FLORIDO: Behind the scenes, the federal government is also investigating what happened here. What are they looking into, Sarah?

BLASKEY: What the federal government and their scientists can do that the Herald could not is that they have access to the site. And so they'll be taking core samples of the concrete, testing its strength, looking for corrosion or things that were not built the way that they were supposed to be built. And so they will end up, ultimately, with a much more robust understanding of the structure itself at the time of the collapse and, with that understanding, will be able to, with much more precision, tell us exactly what happened.

FLORIDO: Paul, one of the ways that you make this podcast so compelling is by bringing in so many of the voices of the victims, including from sometime after the collapse, when the families got into this big legal battle over compensation for the tragedy. I want to hear some tape from Eileen Rosenberg. She's the surviving family member of one of the victims. She was describing her loss in a courtroom where this legal battle was playing out.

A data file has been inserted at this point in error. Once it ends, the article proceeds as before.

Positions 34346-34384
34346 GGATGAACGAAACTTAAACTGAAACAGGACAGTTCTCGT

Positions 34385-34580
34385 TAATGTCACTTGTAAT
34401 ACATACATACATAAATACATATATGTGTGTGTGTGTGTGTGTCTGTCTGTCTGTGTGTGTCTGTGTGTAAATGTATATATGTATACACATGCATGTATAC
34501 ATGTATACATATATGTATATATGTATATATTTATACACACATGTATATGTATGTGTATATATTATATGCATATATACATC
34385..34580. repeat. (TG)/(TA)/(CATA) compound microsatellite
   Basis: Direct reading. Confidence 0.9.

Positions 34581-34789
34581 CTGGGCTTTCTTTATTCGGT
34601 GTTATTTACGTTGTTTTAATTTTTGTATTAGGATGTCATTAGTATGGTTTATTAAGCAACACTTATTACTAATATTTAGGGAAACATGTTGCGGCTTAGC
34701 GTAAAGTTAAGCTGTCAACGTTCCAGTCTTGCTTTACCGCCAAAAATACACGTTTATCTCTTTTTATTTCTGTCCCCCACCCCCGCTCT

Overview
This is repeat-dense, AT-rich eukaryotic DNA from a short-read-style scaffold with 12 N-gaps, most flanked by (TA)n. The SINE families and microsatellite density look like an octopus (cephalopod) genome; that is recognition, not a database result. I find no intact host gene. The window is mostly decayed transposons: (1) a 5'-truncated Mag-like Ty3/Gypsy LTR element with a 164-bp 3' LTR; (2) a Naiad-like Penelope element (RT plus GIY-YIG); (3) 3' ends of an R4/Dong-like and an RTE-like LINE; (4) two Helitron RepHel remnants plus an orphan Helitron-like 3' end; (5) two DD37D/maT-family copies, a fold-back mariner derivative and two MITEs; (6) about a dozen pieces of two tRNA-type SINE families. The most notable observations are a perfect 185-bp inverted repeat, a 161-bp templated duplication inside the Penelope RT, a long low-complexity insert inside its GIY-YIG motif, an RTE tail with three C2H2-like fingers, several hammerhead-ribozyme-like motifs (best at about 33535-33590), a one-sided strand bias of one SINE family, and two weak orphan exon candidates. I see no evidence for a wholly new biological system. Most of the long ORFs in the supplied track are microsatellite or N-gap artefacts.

EILEEN ROSENBERG: My heart is shattered into a million pieces and beyond repair. There's a word for orphan and widow, but there is no word for losing a child.

FLORIDO: Paul, there's still so much unresolved grief from this tragedy. I'm wondering what you hoped this podcast would accomplish.

BEBAN: I mean, just hearing Eileen again, you know, the court was in tears. I've been in tears many times listening to these families and speaking to some of these family members, as I know the reporters at the Herald have. It's very difficult to wrap one's mind around the unthinkable and the unexplainable, which is why the results of these investigations are so important to get to how to prevent this from happening again. But the loss will never be explainable or compensateable (ph).

FLORIDO: Well, there are still many questions left to resolve in this case. As you mentioned, Sarah, the federal investigation is ongoing, and your own investigation continues. You're not done yet. Where are you taking your investigation from here?